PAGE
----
When families, schools and communities work together, it’s possible to stop bullying. But first, we must understand it.
Bullying is unwanted, aggressive behavior that includes an imbalance of power. That is, the child who bullies uses some form of power to control or harm the child they are bullying. And bullying is a repeated behavior — or one that has the potential to be repeated over time.
There are four types of bullying: physical, verbal, social and cyberbullying. Physical bullying includes attacking someone (hitting, shoving, poking) or using body motions or facial expressions (clenching fists, pointing, glaring) to suggest an attack may happen. Verbal bullying includes threatening, taunting, teasing and name-calling. Social bullying often involves purposely excluding someone from a group and encouraging others to do so. It includes gossip, humiliation and rumor-spreading.
Cyberbullying happens over digital devices like phones, computers and gaming consoles. It can occur through calls, texts, emails, personal messaging, chats, games and social media. It includes sending, posting or sharing any sort of negative content about someone else that embarrasses or humiliates them.
It’s important to understand the roles kids play in bullying. In addition to those who bully and those who are bullied, other children witness the behavior. Some kids assist the child doing the bullying. Others reinforce the bullying behavior by being a lively, loud audience. Some, known as outsiders, observe passively and appear neutral. And some kids actively defend the child being bullied and try to help them get out of the situation.
Bullying is upsetting and potentially harmful for all involved. It can cause serious, long-lasting problems for both those who are bullied and those who do the bullying.
It’s essential to talk regularly with your child about bullying. Ask open-ended questions about what they’ve seen or experienced themselves. Role-play scenarios so your child can practice how to prevent and safely stand up to bullying.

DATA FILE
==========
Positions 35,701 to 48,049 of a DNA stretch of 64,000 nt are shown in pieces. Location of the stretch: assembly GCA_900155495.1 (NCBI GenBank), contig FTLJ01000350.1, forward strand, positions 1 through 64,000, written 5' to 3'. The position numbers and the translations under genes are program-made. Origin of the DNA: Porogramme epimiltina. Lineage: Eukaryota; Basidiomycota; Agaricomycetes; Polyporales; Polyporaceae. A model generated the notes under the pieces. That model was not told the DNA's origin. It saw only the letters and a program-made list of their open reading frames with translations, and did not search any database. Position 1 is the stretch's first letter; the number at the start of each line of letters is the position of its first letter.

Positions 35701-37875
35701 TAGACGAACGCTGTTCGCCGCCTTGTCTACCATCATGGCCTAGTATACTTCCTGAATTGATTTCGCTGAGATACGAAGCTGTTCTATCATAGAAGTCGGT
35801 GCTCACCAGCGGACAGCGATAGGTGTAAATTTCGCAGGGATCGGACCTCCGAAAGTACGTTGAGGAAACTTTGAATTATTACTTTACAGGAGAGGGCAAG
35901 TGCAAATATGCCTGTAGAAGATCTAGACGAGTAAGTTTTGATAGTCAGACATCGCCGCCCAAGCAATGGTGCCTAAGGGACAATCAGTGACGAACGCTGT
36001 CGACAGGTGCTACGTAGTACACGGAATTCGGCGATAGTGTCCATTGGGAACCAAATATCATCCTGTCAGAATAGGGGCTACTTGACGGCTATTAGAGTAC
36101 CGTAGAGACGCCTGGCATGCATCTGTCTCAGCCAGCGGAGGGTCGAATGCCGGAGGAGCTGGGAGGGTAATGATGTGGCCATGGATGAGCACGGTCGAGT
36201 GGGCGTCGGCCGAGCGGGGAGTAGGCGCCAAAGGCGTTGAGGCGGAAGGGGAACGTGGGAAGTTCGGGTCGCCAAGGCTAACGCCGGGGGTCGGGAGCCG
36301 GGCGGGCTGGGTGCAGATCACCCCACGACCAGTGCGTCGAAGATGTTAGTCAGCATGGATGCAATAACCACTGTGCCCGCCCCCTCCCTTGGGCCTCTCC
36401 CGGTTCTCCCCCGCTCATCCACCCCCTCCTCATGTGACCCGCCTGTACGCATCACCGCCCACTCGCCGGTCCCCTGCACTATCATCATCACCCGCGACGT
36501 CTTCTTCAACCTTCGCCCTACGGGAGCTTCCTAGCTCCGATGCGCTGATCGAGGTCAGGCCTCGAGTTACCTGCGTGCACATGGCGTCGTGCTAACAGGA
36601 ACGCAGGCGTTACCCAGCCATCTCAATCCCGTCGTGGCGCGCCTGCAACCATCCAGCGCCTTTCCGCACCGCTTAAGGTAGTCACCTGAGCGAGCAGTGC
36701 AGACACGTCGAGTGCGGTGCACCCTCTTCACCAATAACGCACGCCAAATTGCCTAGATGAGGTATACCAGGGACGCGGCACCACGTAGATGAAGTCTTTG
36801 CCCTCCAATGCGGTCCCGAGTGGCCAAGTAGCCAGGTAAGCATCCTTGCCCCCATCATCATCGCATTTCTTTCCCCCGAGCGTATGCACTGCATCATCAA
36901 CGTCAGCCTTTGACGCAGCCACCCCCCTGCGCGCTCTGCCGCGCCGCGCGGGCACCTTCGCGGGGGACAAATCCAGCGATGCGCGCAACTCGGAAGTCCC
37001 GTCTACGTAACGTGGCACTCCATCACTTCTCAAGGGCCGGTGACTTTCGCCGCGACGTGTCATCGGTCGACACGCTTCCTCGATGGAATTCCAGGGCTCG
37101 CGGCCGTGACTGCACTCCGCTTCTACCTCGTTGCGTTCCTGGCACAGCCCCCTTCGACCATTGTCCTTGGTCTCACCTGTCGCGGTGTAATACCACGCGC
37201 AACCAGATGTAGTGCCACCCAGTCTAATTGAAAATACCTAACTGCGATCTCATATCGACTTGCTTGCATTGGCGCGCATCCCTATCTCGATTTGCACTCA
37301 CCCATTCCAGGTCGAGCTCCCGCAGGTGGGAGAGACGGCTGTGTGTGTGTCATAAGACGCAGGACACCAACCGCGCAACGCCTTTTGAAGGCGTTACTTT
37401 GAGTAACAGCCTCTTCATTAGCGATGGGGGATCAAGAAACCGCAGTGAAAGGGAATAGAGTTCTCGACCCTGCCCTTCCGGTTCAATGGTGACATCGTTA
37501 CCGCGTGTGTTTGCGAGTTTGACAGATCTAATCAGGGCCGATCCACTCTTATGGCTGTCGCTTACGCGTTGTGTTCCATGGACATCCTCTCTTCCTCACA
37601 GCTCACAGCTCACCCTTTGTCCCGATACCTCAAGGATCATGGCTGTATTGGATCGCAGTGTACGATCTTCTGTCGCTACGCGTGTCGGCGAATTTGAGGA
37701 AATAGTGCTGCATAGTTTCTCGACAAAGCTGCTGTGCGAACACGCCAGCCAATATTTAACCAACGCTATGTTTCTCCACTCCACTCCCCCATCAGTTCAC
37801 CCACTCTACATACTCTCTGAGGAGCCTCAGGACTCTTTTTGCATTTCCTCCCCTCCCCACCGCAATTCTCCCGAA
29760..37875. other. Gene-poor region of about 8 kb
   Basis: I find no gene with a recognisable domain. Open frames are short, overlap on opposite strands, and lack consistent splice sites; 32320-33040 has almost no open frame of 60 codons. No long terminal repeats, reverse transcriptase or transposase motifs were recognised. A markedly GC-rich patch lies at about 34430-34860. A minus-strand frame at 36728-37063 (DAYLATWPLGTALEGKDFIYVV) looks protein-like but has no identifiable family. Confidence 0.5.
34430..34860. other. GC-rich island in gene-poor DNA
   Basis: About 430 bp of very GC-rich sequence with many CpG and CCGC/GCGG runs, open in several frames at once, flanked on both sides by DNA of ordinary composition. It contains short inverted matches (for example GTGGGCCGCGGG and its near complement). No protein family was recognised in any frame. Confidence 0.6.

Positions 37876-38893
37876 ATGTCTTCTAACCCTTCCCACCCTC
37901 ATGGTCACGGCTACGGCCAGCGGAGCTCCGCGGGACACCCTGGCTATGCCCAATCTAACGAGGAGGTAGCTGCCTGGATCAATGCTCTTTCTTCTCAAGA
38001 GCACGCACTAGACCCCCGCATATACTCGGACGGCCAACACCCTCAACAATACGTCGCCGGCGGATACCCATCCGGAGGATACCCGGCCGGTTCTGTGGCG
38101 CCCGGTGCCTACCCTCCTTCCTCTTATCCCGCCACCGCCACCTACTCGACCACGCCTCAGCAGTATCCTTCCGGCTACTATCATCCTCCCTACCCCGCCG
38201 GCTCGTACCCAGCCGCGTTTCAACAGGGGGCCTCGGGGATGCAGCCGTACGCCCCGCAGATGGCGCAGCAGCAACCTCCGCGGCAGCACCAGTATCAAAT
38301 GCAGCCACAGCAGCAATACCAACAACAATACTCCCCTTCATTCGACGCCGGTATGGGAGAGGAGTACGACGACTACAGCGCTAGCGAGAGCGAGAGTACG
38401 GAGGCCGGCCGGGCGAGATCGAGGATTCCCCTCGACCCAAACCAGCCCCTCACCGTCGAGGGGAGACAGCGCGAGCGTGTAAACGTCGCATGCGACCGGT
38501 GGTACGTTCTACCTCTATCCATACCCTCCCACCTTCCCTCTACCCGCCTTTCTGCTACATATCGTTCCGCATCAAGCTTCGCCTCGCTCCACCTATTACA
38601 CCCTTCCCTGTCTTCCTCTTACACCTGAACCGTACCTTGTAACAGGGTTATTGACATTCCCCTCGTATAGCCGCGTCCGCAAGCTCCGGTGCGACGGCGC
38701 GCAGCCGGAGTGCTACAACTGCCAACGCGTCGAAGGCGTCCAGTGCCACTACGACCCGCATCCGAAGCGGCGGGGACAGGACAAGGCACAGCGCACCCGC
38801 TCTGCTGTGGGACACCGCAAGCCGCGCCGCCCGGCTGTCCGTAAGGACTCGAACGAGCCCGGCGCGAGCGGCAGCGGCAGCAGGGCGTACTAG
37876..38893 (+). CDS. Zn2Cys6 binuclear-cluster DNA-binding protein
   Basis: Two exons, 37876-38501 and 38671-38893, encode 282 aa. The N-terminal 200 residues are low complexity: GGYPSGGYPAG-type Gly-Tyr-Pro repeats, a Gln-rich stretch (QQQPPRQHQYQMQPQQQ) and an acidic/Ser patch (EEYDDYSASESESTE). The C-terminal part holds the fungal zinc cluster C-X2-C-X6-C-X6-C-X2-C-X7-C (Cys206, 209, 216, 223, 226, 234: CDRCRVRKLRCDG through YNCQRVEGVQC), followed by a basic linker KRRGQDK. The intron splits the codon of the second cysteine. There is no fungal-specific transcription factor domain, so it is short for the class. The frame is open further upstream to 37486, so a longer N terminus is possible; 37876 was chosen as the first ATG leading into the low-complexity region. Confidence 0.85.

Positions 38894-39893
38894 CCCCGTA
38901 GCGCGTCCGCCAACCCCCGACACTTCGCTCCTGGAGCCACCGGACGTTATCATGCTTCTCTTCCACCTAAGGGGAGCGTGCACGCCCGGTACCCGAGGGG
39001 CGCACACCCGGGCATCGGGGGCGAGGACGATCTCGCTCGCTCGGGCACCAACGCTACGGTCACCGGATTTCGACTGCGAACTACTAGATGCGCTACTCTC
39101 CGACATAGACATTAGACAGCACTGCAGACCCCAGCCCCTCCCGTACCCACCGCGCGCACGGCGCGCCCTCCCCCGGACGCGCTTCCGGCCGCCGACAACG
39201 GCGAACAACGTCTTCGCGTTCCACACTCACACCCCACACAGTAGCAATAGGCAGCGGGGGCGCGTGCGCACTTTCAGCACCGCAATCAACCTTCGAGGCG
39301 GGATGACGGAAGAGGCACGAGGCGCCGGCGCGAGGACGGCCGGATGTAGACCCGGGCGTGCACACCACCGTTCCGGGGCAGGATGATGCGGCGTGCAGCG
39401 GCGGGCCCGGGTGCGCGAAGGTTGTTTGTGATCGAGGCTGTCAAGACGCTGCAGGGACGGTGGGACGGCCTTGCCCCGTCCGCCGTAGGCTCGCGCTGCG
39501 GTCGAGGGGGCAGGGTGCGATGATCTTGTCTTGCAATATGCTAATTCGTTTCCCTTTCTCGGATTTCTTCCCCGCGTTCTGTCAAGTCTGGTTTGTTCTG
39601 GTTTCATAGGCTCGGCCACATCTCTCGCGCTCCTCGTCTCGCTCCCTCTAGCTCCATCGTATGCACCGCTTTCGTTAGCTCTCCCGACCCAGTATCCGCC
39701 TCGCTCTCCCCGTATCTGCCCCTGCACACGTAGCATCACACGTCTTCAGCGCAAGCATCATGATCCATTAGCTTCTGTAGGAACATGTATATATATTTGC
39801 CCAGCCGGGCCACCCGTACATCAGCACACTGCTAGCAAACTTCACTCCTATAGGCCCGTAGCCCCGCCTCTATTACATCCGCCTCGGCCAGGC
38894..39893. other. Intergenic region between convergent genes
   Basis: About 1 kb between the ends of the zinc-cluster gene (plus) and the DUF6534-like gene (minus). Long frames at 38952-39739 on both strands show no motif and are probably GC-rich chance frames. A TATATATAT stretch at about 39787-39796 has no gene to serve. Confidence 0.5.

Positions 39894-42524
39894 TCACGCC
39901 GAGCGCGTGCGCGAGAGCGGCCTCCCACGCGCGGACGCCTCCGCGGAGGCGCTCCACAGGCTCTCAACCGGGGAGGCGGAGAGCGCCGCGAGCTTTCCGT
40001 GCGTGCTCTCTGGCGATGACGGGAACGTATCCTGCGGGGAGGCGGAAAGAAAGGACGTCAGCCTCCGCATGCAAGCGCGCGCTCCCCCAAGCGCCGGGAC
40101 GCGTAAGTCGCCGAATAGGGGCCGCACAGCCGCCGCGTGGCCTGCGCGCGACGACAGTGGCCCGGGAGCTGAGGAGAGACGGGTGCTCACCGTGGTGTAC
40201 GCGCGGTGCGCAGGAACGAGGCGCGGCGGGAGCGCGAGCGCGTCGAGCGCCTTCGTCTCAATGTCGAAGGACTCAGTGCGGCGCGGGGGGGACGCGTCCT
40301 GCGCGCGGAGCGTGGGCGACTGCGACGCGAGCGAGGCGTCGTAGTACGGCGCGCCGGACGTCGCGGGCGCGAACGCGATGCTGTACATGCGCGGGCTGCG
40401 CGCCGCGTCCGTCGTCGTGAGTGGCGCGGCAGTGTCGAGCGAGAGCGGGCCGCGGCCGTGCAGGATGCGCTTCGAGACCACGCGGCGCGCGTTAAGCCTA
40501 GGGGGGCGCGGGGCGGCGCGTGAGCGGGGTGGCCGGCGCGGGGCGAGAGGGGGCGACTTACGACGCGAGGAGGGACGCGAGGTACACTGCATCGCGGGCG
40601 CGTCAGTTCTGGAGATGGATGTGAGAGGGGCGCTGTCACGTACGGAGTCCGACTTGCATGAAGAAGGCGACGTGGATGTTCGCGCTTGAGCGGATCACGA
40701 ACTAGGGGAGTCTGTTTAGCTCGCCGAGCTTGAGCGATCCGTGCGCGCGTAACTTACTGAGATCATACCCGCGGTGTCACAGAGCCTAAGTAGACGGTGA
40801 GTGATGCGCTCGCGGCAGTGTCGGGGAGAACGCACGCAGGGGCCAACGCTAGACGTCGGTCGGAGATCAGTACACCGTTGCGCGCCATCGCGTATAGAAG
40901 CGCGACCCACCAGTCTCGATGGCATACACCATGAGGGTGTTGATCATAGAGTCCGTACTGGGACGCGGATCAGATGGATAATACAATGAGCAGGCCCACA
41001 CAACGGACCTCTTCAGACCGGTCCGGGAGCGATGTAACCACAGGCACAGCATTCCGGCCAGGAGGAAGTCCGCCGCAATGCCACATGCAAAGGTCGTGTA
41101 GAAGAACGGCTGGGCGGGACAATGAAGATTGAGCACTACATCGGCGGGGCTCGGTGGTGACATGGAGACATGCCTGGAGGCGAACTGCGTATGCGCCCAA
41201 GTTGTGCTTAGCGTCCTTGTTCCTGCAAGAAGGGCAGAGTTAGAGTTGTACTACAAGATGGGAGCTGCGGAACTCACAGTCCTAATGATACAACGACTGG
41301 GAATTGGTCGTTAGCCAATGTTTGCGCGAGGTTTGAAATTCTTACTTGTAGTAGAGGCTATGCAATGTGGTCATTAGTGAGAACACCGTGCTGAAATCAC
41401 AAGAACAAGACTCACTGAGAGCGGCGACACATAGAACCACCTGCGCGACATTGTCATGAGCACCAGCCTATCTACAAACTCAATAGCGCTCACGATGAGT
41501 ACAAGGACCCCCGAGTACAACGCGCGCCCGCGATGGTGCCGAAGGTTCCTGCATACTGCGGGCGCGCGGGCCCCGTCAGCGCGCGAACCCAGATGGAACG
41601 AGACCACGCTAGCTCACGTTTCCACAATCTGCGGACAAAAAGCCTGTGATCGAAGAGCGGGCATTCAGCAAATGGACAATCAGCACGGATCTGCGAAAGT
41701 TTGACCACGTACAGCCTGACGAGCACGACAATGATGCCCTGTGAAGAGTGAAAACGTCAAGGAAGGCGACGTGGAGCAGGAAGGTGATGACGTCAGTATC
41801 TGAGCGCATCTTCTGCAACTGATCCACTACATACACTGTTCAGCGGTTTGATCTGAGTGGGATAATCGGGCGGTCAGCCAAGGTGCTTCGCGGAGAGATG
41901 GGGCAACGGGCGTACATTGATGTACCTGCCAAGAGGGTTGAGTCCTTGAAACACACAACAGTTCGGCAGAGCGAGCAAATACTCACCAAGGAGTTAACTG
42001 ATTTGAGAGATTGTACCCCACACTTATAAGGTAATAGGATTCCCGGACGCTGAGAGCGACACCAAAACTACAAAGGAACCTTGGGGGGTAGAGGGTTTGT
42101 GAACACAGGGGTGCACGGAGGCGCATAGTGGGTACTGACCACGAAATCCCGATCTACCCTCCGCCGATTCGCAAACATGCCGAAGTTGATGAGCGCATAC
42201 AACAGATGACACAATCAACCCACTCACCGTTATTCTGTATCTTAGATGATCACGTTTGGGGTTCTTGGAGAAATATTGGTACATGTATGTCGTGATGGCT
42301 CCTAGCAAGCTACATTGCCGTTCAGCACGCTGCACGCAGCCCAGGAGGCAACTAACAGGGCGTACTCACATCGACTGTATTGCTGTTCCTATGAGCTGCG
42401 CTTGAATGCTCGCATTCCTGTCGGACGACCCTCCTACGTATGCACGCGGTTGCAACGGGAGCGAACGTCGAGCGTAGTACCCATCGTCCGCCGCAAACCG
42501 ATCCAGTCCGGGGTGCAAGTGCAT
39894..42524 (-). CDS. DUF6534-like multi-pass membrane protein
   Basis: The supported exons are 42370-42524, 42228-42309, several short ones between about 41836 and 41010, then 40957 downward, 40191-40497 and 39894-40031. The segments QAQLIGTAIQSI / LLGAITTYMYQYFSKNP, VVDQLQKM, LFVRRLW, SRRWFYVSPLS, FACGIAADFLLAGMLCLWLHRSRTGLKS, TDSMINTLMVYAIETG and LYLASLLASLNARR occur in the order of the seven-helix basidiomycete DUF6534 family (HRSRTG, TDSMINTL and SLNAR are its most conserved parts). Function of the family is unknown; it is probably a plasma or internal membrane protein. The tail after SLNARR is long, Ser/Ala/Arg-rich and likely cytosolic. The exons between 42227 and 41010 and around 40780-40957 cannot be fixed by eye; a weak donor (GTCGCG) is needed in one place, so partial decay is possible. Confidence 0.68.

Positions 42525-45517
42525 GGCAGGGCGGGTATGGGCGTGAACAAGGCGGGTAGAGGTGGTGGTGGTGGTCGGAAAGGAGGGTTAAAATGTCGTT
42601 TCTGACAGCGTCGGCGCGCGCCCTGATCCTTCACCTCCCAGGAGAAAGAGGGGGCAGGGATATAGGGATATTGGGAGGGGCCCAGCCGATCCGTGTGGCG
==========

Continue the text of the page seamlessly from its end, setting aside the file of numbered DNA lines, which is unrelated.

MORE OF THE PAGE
Parents and caregivers can be powerful anti-bullying role models. We can defend and assist those who need help, especially those who cannot fully help themselves. Simply by speaking out and acting in a kind and compassionate way, we can be sure our children see us building up others whenever possible. And grownups and kids alike can become activists in our schools and communities. Together, we can put an end to bullying.
Learn more about bullying.
If there is ever a fire in your home, you may have only a few minutes to escape after a smoke alarm sounds. Every home needs working smoke alarms, and every family must have a home fire escape plan. Be sure there are smoke alarms in every sleeping room, outside of each sleeping area and on every level of your home.
Your family also needs to make and practice an escape plan. Create a simple map of your home that includes all windows and doors, and then identify at least two ways out of each room. Also, agree on a safe meeting spot outside.
Some parents choose to bed share with their babies. It may be done to make breastfeeding more convenient. Often, it’s simply what their family has always done with their babies. Not everyone is aware that bed sharing significantly raises the risk of sleep-related injury or death. The American Academy of Pediatrics recommends that parents sleep in the same room — but not in the same bed — as their baby for at least the first six months.
Anytime babies are put down to sleep, they should be placed on their backs on a firm, flat sleep surface. The mattress must fit tightly in the crib or bassinet, with no gaps around the edges. Use only a fitted sheet on the mattress; nothing else should be in the sleep space. Following these guidelines reduces the chances of an infant suffocating or dying from sudden infant death syndrome (SIDS). Finally, be sure that any crib, bassinet, play yard or portable crib you use meets the U. S. Consumer Product Safety Commission’s current safety standards.